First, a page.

It is the fifth portrait of the British monarch to be used on coins during her 63-year reign.
Production of the new coins began Monday, and they will appear in circulation later this year, the Royal Mint said.
The new design depicts the Queen wearing the royal diamond diadem crown from her coronation.
Artist Jody Clark said he researched images online when deciding which crown to use.
"I think it's the most familiar and I wanted to make some clear distinctions between the (most recent) portrait by Ian Rank-Broadley FRBS, as Her Majesty really hasn't aged too much in the years since."
"FRBS" refers to Rank-Broadley's fellowship in the Royal British Society of Sculptors, a professional organization that advances the art of sculpture.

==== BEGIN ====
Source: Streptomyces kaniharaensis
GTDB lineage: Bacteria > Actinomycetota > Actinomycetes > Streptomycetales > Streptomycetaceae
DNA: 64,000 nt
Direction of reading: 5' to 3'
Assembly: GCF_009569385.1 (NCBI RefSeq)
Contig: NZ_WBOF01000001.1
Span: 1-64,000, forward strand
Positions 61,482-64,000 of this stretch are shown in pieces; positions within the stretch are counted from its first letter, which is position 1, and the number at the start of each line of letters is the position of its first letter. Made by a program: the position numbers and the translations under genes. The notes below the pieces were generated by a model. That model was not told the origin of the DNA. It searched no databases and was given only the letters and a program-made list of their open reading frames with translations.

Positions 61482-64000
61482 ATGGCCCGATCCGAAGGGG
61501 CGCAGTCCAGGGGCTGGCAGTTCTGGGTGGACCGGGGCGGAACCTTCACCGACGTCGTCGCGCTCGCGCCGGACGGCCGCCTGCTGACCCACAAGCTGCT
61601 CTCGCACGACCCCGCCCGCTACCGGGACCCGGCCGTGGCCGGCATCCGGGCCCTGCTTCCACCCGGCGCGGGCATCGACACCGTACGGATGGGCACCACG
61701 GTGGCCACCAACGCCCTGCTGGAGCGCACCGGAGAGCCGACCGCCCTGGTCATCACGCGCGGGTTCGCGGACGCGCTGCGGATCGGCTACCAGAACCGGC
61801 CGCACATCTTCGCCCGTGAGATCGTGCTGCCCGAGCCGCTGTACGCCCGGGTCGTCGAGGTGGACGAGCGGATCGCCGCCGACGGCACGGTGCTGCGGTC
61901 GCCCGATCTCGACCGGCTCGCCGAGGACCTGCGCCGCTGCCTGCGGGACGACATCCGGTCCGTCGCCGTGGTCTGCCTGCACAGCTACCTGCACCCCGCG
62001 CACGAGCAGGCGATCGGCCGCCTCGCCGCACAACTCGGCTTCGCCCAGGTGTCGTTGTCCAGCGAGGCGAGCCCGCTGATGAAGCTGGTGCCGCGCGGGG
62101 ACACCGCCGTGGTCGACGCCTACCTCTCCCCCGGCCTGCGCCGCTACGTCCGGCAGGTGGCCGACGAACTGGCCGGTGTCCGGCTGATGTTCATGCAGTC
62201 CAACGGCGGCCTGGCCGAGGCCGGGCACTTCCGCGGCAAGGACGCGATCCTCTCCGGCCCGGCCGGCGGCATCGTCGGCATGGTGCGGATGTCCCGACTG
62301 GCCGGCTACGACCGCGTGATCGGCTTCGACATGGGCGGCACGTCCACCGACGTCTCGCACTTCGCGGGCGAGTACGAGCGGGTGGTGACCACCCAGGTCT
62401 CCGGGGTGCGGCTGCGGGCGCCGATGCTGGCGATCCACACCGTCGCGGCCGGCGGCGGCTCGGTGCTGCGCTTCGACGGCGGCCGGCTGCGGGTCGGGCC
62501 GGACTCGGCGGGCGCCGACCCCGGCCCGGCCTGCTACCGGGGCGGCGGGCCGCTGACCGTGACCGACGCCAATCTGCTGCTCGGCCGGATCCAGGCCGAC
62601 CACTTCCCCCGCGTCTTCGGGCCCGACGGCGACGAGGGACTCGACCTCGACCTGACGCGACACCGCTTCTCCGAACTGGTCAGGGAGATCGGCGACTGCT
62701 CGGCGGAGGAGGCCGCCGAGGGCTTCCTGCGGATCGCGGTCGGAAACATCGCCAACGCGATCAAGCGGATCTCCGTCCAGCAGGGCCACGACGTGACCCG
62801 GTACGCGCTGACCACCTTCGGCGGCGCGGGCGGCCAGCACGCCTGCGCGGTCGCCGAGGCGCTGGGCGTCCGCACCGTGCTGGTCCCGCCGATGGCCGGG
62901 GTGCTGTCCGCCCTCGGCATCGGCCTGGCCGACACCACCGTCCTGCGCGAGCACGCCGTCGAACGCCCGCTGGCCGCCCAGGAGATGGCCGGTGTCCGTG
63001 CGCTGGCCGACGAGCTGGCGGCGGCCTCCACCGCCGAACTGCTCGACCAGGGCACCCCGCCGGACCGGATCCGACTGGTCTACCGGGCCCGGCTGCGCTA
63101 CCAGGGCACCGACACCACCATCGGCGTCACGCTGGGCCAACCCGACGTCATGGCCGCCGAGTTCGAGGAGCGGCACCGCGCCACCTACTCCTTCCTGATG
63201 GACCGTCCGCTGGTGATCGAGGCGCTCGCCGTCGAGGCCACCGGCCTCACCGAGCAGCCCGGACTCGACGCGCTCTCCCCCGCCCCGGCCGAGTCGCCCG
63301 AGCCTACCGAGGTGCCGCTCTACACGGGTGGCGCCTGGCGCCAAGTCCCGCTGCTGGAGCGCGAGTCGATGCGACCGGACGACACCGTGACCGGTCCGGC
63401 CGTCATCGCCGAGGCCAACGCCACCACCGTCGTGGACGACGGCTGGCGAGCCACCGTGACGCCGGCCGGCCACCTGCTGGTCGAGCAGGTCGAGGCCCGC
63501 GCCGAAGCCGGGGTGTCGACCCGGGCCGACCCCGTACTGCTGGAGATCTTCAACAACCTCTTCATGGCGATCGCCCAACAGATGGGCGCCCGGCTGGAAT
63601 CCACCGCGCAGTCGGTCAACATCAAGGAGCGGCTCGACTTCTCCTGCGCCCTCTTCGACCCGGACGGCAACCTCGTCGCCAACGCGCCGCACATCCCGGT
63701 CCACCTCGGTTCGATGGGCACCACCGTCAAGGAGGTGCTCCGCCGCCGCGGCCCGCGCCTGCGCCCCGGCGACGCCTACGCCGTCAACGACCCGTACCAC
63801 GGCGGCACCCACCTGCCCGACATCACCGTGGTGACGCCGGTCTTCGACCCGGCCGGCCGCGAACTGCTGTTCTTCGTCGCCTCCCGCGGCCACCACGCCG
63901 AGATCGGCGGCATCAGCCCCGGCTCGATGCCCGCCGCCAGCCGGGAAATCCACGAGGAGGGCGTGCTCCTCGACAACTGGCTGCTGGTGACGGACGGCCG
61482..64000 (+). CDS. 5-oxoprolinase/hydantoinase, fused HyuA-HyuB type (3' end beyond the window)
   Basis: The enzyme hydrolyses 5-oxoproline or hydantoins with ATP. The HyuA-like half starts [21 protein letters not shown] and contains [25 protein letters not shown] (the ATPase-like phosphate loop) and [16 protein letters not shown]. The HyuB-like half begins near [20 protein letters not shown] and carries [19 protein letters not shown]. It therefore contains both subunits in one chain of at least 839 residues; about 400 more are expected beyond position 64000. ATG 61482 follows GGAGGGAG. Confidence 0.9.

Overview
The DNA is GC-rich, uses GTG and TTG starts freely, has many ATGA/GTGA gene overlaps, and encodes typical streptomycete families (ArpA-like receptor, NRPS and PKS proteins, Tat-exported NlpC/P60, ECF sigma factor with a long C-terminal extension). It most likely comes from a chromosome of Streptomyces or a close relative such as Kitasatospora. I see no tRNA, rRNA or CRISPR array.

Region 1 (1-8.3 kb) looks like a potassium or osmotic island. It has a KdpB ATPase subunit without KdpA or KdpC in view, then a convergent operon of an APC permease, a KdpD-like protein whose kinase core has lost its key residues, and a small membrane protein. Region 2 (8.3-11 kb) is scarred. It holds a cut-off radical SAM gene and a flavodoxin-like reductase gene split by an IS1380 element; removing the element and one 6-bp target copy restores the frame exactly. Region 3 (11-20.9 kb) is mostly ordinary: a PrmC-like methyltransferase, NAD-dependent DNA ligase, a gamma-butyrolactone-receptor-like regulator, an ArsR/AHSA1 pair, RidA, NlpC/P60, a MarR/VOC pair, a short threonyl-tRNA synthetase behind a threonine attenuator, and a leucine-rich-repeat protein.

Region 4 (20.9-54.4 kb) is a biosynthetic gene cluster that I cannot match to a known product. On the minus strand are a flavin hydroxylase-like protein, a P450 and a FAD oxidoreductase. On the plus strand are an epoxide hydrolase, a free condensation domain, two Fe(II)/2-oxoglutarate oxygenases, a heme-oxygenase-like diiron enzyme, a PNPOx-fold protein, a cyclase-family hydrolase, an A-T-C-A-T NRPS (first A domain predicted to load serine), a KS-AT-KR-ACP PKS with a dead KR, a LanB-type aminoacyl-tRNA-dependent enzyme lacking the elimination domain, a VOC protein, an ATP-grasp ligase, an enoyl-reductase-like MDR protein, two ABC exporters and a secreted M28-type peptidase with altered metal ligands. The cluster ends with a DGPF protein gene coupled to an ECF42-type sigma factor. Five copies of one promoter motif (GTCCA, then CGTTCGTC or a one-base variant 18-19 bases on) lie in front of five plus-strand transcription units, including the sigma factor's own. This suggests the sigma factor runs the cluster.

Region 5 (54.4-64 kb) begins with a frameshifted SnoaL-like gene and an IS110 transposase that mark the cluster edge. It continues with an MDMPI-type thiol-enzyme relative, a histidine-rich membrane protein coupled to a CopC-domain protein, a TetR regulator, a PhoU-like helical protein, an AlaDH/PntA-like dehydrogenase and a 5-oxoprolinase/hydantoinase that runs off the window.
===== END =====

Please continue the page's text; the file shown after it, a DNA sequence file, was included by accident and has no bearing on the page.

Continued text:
A panel selected Clark's design from a number by specialist designers across Britain invited to submit anonymous work.
The design was then submitted to the British chancellor and the Queen for final approval.
Clark is a member of the Royal Mint's team of designers and engravers. He is the first mint engraver to produce a definitive royal coinage portrait in more than a century, the organization said.
"Jody's achievement is something that we can celebrate as a proud moment for The Royal Mint. Capturing a portrait on the surface of a coin demands the utmost skill, and is one of the most challenging disciplines of the coin designer's art," chief executive Adam Lawrence said.
"This change of royal portrait will make 2015 a vintage year for UK coins, and it will be hugely exciting for us all to see the new design appear on the coins we use every day."
Royal coinage portraits are usually updated every 15 to 20 years, the Royal Mint said.
The last portrait was created by sculptor Rank-Broadley in 1998.